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27 Feb 2019

7 ways to keep healthy in the Park

Physical inactivity is something we often read about, but most of us don't do much more than mentally commit ourselves to "doing something about it someday" and then we move on.

But apparently, we don't move on enough. According to The Department of Health, nearly 70% of Australian adults are either sedentary or have low levels of physical activity.

Is this necessarily a bad thing? Well, here are a few health insights from the World Health Organisation linked to physical inactivity:

  • Physical inactivity is the second greatest contributor, behind tobacco smoking, to the cancer burden in Australia.
  • Physical inactivity is one of the leading causes of poor heart health and almost 10,000 Australians die of a heart attack every year.
  • Globally, physical inactivity is the fourth leading cause of death due to non-communicable disease worldwide (e.g. heart disease, stroke and diabetes)

OK, enough of the doom and gloom. The more important question is: how can Centennial Parklands help you?

There are almost 700,000 registered sports users who use Centennial Parklands to play and train every year
There are almost 700,000 registered sports users who use the Parklands to play and train every year.

Let's start with what the experts say...

The Heart Foundation recommends that being physically active is an important part of leading a healthy lifestyle. Young or old, physical activity has a range of benefits, and the good news is it doesn’t have to be strenuous – moderate activity such as brisk walking, is great for your health.

They endorse the National Physical Activity Guidelines which outline the minimum levels of physical activity required to gain a health benefit and ways to incorporate incidental physical activity into everyday life.

Now, where do parks fit in?

Within parks, people tend to be more physically active - on tracks, playgrounds and at sports facilities. The many benefits of exercise and physical activity are now well documented.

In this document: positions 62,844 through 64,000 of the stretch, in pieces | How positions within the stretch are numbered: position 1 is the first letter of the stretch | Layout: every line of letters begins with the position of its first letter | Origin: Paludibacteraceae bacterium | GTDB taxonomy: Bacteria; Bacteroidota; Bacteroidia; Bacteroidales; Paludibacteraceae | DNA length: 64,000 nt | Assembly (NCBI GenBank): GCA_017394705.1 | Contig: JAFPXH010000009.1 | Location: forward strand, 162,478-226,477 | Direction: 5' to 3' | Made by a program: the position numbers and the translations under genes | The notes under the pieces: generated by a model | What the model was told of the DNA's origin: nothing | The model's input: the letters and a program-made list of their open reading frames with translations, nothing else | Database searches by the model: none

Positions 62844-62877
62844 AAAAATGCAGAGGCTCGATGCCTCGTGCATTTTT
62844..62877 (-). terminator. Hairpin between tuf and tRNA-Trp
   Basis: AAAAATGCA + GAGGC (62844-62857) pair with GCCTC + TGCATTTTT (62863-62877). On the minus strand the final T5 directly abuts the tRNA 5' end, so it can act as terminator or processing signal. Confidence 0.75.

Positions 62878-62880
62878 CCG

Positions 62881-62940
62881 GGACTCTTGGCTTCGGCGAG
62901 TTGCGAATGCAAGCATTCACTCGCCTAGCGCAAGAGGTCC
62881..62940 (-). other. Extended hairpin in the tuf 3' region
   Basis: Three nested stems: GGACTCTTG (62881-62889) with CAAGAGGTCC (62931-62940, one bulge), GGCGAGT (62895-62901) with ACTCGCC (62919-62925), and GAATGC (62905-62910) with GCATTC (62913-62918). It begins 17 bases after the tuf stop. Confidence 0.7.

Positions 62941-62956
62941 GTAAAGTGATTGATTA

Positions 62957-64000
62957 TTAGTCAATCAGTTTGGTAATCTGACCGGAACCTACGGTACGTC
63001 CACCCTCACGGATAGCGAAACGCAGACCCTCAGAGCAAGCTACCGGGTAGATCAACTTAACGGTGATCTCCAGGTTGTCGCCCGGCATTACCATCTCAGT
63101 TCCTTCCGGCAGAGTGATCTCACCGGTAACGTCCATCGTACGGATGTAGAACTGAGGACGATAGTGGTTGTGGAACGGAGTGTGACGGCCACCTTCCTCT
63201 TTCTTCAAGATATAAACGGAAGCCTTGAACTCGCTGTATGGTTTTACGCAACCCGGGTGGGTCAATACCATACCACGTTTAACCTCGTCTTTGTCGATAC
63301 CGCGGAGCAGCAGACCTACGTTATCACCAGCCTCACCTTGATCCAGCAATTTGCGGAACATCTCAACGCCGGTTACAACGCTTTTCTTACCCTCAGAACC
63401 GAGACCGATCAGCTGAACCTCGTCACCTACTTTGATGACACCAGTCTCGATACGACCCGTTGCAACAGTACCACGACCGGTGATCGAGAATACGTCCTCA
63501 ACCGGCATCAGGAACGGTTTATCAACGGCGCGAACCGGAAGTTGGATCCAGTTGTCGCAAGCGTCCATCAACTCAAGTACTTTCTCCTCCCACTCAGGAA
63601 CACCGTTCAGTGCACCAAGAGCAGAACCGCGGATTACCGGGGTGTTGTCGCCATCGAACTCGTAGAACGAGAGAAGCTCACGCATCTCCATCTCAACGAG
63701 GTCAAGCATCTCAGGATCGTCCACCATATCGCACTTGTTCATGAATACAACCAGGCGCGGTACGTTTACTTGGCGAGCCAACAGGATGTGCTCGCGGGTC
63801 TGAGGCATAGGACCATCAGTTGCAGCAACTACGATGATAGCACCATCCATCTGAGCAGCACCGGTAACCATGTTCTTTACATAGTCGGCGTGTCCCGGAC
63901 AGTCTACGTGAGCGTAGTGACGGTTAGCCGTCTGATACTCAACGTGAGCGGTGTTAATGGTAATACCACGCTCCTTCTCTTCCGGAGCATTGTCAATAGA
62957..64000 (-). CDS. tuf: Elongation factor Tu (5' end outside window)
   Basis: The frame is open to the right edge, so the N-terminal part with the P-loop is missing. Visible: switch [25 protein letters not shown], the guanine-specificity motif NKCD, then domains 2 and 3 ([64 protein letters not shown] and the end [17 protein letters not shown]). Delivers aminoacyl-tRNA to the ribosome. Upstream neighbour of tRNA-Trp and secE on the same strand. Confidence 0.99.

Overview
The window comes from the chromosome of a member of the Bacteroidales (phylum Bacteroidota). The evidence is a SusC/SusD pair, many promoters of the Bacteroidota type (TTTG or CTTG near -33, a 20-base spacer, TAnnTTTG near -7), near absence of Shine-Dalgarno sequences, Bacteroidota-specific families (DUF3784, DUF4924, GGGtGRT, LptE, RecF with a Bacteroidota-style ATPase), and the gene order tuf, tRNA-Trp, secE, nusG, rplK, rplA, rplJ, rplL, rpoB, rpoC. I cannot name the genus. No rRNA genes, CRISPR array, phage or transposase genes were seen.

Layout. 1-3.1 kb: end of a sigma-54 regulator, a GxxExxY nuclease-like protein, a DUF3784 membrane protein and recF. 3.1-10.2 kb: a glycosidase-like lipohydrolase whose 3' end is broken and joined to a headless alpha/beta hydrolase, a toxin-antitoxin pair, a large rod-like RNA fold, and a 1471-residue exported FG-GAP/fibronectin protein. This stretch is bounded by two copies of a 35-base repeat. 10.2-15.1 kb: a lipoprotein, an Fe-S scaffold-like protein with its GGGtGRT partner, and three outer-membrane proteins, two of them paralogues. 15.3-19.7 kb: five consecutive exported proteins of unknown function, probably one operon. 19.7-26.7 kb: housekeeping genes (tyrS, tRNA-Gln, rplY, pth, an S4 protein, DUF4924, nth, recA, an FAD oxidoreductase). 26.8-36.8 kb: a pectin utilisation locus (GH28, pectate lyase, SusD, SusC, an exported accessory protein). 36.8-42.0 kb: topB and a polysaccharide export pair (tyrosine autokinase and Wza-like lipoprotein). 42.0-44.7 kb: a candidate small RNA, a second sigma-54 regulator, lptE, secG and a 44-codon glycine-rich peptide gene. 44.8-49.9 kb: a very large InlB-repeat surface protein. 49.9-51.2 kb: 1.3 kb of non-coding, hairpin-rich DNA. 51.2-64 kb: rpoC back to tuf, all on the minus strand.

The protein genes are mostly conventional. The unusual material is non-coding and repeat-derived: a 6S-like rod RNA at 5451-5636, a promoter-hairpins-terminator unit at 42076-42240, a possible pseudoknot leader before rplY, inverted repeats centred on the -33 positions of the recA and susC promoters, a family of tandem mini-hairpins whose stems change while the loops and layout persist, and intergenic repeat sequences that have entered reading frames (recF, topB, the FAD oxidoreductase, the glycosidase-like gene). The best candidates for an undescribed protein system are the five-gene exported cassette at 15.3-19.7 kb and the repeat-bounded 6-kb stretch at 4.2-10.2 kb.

Regularly physical activity can help maintain healthy weight, reduce the risk of heart attack and more. Interested? Read more about 'green exercise" here or more research here about the link between healthy people and healthy parks..

Millions of people (literally) come to the Parklands every year to walk, run, cycle, play sport or just sit and relax.

How Centennial Parklands can help you

Sydney is becoming increasingly crowded and open spaces like those in Centennial Parklands are becoming a peaceful sanctuary and important community space to stay healthy. 

Tips for keeping the family healthy:

  • Make walks in the Park fun for very young kids by inventing games - for example, see if you can spot five different birds today; see if you can spot five red objects in the Park. They'll spend so much time walking and searching they won't realise they're exercising.
  • Get Swing Fit at Moore Park Golf, a fun and social way for women to learn the great game of golf every Saturday.
  • Join a walking group for yourself (such as these).
  • Take up riding a bike with your child (or we have a popular Children's Learners Cycleway). If you don't own a bike, no worries - hire one from Centennial Park Cycles right here in Centennial Park.
  • Walk the family dog - 43% of Centennial Parklands is off-leash area - check out our pooch inspired playlist here.
  • Keep a football, frisbee, jump rope, scooters or bat and ball in your car at all times. If in the Parklands, or passing nearby, stop of for an unscheduled play session.
  • Book your child on one of our nature play programs like Bush School - where kids are encouraged to run wild, climb trees and make mud pies. See our What's On calendar for more kid friendly ideas.
Bush School is a chance for kids to play in nature.

Get outdoors and enjoy Parks Week

Parks Week is from the 9 – 17 of March 2019, and is a collaboration between the New Zealand Recreation Association and Parks and Leisure Australia. Both countries will be running events to raise awareness of the value of parks and open spaces.

It’s a well-known fact that parks are good for both your physical and mental health, and can help you recover from illness, reduce risk of developing chronic diseases and help to build stronger communities.

Category: News, Events, Health, Nature
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